After-school Programs: Attracting and Sustaining Youth Participation

By Pamela Njapa-Minyard.

Published by The Learner Collection

Format Price
Article: Print $US10.00
Article: Electronic $US5.00

After-school hours have been a crucial time for low-income youth development (Woodland, 2008). The hours after-school can be either a time of threat to the health and safety of the youth or an opportunity for youth to develop, explore, and achieve through quality after-school programs (Maryland Out of School Time, 2009). The recent growth of after-school programs in the last few years, in the United States, stems from reports that juvenile crimes and other at-risk behaviors (i.e. smoking, drinking, and use of drugs) are more likely to be committed on school days between the hours of 3pm and 6pm (Apsler, 2009; Fox, 2003). Despite research findings linking positive youth development and outcomes to after-school programs, it remains a challenge for these after-school programs to attract and sustain participation of low-income older youth. This article will provide program directors and educators with best practices in recruiting and retaining low-income middle-school and high-school youth based on a recent review of the literature.

Keywords: After-school Programs, Youth, At-risk Youth, Low-income Youth, Enrollment, Retention, Youth Engagement

The International Journal of Learning, Volume 17, Issue 9, pp.177-182. Article: Print (Spiral Bound). Article: Electronic (PDF File; 569.681KB).

Pamela Njapa-Minyard

Director of Enrollment Outreach and Partnership, Admissions Department, Mercy College, Dobbs Ferry, New York, USA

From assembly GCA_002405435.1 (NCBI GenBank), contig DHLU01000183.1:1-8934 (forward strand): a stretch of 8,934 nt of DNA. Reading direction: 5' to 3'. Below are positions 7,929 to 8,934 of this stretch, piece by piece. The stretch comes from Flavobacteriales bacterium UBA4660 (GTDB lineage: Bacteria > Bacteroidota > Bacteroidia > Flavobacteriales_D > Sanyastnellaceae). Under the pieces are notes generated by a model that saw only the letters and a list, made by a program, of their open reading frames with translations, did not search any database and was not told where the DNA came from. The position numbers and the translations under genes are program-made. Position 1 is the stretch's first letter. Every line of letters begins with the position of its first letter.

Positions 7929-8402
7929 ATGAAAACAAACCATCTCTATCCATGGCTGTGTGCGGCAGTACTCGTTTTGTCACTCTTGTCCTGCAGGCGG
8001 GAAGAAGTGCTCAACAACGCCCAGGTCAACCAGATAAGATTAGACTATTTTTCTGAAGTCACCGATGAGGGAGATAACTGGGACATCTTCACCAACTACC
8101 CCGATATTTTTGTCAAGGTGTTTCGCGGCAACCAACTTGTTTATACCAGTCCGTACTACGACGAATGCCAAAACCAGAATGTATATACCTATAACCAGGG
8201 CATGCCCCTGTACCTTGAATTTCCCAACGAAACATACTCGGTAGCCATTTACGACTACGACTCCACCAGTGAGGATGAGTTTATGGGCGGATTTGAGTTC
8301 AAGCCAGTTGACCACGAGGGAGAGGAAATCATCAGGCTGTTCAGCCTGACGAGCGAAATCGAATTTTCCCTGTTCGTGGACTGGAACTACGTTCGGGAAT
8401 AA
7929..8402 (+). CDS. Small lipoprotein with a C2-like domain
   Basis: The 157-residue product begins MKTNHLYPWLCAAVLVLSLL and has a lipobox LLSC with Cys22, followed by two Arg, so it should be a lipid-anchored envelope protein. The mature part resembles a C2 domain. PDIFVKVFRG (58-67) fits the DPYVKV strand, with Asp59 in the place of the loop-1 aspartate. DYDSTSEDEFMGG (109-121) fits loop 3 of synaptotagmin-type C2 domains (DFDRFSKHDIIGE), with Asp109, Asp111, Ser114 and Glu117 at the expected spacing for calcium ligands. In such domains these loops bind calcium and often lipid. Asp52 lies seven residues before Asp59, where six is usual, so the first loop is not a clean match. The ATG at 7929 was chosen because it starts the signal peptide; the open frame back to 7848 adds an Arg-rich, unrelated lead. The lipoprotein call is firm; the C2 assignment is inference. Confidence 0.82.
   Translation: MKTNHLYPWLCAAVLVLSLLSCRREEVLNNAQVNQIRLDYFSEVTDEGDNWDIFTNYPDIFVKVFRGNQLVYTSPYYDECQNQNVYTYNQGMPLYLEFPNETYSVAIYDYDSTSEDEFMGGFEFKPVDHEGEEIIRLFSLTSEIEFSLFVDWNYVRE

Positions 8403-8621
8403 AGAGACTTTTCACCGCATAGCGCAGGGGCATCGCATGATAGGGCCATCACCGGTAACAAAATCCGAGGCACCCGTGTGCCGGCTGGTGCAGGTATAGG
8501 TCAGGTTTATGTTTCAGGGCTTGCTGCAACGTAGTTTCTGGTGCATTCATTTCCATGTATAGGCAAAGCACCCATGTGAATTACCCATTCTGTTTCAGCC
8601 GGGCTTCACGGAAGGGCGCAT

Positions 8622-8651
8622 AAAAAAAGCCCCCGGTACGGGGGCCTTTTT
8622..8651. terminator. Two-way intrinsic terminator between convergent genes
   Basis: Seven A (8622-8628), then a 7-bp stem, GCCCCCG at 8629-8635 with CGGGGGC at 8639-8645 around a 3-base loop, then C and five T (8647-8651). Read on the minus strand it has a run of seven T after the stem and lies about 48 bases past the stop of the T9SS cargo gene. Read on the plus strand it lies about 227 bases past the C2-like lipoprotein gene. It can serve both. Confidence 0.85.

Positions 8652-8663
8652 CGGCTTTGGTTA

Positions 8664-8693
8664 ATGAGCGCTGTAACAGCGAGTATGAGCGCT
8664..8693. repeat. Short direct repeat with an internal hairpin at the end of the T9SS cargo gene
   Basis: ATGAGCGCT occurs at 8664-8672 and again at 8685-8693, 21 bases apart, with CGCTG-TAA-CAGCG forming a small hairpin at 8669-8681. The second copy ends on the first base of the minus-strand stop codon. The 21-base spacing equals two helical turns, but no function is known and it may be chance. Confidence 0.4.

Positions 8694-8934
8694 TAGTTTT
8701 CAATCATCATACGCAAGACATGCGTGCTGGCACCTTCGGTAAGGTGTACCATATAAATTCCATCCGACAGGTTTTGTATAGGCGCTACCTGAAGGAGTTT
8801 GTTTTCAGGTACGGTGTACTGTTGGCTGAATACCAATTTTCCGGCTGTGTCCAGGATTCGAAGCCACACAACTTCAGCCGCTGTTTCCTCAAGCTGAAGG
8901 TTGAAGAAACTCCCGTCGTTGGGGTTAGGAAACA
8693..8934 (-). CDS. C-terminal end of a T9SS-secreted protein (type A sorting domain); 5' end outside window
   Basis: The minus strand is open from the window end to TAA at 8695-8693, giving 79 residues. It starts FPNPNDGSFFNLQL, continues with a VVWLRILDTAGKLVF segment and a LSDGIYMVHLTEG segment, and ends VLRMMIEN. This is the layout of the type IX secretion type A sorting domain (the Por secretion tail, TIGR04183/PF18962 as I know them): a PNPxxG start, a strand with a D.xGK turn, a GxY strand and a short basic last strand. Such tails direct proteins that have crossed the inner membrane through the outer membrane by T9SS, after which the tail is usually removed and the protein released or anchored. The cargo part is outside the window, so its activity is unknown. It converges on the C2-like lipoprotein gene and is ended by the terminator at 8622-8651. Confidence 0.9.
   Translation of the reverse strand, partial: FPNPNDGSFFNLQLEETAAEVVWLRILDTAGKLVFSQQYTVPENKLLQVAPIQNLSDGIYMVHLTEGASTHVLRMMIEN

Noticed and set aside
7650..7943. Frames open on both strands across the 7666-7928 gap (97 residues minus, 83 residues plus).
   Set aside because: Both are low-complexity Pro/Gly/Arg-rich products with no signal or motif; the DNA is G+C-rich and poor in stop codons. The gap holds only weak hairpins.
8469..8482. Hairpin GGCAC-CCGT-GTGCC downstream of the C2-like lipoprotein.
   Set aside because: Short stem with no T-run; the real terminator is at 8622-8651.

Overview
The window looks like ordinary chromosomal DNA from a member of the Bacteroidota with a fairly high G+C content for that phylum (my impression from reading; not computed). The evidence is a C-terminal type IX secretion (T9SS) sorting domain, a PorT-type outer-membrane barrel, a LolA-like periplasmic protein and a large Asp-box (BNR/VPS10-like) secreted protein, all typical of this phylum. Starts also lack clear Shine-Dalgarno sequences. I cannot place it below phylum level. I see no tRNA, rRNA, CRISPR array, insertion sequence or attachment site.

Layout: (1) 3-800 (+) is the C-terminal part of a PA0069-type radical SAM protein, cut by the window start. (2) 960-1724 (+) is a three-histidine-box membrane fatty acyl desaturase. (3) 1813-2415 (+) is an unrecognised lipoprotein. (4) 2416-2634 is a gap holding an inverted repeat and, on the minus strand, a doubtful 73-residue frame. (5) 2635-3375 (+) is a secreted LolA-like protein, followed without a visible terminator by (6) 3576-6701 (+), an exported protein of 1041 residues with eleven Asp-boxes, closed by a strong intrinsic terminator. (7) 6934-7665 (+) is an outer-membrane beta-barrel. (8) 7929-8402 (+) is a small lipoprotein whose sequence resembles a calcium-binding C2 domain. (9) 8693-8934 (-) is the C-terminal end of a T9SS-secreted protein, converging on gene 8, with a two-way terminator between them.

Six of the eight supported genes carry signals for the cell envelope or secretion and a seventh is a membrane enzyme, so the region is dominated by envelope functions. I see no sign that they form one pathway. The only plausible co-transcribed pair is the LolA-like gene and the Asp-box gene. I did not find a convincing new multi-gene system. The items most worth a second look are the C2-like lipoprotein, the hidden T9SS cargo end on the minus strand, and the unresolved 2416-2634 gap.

Pamela Njapa-Minyard graduated from college with an urge to empower others. In 1993, she started a dance company, hoping to train young girls to be leaders through the disciplined art of dance. The program was so successful the school district hired her to teach dance to over 500 children every week at the local elementary school. Pamela has excelled in various business arenas including working in finance and real estate industries, building a medical practice, coaching business owners, and starting Giolai, a not-for-profit leadership training program for low-income girls. She is presently a director at Mercy College responsible community and corporate outreach. She is passionate and understands the value of college/community collaborations. Although the industries she has worked in have been dramatically different, the theme in her life has always been the same...empowering others to live their best life. She is a recent co-author of an empowering book for executives. In addition to earning her Bachelor’s of Science in Psychology from William Smith College, Pamela also holds a Master’s of Science in Organizational Leadership from Mercy College School of Business and is currently a doctoral student in Executive Leadership at St. John Fisher College.

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